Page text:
Adjunct Assistant Professor of Behavioral Science, University fo Chicago Booth School of Business
Dave Nussbaum is an Adjunct Assistant Professor of Behavioral Science at the University of Chicago Booth School of Business. He received his PhD in Social Psychology from Stanford in 2008, working primarily with Claude Steele and Carol Dweck. He recently completed a SSHRC Post-Doctoral Fellowship at the University of Waterloo with Steve Spencer.
His research is primarily focused on how people manage and defend their self-image in the face of threats, and how this affects their beliefs and behavior. He also explores how social contexts and psychological processes can either exacerbate threats to self-image or attenuate them. He writes:
"I have found that defensively managing self-image threats can often lead to negative consequences, including academic disidentification, missed learning opportunities, the avoidance of important medical tests, and persistence in failing investments. I believe that by identifying contexts and processes that attenuate threat, individuals and organizations can employ strategies to prevent these maladaptive outcomes."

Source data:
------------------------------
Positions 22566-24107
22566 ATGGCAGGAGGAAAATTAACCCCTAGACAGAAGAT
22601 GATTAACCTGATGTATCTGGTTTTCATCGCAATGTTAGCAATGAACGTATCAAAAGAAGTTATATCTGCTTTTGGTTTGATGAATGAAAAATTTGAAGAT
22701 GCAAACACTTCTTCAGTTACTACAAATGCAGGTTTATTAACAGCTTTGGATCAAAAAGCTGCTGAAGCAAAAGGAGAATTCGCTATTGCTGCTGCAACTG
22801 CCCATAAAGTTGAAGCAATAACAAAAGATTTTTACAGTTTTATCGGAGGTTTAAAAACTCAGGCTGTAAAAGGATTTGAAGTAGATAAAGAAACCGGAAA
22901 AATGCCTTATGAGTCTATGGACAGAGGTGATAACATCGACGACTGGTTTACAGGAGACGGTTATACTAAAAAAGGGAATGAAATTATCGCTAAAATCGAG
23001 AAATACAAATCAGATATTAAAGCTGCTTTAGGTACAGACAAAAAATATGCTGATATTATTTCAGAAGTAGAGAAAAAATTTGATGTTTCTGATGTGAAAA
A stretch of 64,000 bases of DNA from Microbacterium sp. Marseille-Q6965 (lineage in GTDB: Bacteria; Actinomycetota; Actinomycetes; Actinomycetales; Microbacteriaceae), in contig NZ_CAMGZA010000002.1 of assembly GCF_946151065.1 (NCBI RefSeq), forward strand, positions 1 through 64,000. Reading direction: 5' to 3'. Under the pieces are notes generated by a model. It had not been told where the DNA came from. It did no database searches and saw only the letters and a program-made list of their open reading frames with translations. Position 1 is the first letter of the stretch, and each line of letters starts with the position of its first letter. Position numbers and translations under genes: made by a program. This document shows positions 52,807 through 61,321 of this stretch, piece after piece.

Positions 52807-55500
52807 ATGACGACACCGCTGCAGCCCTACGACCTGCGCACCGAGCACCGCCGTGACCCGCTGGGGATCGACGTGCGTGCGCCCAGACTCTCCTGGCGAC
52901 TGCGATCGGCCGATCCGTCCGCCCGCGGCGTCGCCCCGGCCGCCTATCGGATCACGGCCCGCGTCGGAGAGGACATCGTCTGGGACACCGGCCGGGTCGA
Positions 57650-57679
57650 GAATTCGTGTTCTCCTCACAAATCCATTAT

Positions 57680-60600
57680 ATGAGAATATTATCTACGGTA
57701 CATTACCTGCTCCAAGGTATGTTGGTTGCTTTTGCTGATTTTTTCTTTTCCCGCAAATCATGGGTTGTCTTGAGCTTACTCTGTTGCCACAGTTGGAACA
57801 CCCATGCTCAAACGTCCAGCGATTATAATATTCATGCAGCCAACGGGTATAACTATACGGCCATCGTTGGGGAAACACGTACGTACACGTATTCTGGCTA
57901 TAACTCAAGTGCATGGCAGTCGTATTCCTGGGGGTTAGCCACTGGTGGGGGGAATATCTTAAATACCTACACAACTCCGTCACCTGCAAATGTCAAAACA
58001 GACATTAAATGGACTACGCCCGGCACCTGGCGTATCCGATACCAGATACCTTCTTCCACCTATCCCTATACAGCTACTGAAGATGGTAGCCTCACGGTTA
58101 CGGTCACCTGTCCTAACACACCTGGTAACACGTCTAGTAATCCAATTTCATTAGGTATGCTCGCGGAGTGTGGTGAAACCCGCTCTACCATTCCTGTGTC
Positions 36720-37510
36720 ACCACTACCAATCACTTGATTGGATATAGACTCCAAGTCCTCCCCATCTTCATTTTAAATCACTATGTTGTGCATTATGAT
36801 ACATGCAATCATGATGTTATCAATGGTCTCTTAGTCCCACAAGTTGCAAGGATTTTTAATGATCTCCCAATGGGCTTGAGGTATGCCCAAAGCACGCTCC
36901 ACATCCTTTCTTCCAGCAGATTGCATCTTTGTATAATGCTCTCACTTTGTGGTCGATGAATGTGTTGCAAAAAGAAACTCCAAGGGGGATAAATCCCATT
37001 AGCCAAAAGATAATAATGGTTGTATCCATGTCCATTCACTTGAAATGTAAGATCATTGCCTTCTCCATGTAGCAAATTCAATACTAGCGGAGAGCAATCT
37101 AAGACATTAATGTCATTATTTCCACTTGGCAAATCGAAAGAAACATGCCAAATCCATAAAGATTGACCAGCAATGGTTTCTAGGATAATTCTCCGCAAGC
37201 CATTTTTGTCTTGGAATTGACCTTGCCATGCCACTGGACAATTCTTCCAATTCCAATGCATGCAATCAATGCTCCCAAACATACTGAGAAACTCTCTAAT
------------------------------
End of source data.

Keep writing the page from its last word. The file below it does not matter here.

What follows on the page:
Nocebo effects pose a particular conundrum for doctors who, while they have an obligation to be honest with their patients about the possible effects of a drug, also want to avoid unnecessarily increasing the risk of symptoms